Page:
Butalbital is well absorbed from the gastrointestinal tract and is expected to distribute to most tissues in the body. Barbiturates in general may appear in breast milk and readily cross the placental barrier. They are bound to plasma and tissue proteins to a varying degree and binding increases directly as a function of lipid solubility.
Elimination of butalbital is primarily via the kidney (59% to 88% of the dose) as unchanged drug or metabolites. The plasma half-life is about 35 hours. Urinary excretion products include parent drug (about 3.6% of the dose), 5-isobutyl-5-(2, 3-dihydroxypropyl) barbituric acid (about 24% of the dose), 5-allyl-5(3-hydroxy-2-methyl-1-propyl) barbituric acid (about 4.8% of the dose), products with the barbituric acid ring hydrolyzed with excretion of urea (about 14% of the dose), as well as unidentified materials. Of the material excreted in the urine, 32% is conjugated.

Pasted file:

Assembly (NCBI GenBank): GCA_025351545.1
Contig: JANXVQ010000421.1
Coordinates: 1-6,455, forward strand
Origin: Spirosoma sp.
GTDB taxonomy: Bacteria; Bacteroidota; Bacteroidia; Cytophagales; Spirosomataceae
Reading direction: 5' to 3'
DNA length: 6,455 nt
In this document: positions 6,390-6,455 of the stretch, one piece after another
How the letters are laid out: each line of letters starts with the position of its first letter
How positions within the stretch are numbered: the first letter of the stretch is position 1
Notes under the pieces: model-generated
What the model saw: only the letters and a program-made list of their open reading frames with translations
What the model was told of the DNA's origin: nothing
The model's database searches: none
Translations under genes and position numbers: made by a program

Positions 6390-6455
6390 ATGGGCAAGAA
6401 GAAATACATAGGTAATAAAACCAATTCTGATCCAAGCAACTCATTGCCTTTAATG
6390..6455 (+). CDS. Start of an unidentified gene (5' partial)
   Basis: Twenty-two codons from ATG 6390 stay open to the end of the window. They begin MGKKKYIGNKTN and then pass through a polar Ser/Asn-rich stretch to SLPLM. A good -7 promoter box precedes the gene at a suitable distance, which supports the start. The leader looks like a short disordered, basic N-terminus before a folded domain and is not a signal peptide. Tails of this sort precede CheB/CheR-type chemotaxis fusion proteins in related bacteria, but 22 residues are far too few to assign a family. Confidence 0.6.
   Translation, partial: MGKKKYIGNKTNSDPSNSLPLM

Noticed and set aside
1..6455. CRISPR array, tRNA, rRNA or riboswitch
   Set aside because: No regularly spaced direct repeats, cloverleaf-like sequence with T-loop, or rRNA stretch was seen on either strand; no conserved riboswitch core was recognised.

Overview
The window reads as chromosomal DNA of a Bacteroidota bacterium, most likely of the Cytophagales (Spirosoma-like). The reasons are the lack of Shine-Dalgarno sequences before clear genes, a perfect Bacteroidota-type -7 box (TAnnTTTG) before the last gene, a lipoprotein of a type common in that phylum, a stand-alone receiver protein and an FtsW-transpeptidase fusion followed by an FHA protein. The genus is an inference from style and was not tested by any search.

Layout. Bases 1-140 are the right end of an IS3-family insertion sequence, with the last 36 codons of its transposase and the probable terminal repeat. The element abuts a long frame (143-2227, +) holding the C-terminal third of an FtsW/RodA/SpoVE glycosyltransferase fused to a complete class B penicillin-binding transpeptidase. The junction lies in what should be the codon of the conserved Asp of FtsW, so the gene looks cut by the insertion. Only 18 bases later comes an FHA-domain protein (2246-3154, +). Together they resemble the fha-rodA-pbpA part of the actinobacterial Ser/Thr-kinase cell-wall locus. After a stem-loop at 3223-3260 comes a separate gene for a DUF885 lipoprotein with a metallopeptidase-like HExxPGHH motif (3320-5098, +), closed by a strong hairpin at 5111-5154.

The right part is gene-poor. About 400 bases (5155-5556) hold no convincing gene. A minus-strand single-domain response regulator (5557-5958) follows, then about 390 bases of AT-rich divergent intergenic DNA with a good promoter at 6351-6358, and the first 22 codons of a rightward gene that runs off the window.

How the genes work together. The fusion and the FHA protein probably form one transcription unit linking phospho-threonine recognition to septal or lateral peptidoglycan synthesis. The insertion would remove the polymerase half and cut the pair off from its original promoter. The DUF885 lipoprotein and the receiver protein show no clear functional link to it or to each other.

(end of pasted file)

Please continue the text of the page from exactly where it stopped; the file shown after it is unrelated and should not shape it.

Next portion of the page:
The in vitro plasma protein binding of butalbital is 45% over the concentration range of 0.5-20 mcg/mL. This falls within the range of plasma protein binding (20%-45%) reported with other barbiturates such as phenobarbital, pentobarbital, and secobarbital sodium. The plasma-to-blood concentration ratio was almost unity, indicating that there is no preferential distribution of butalbital into either plasma or blood cells.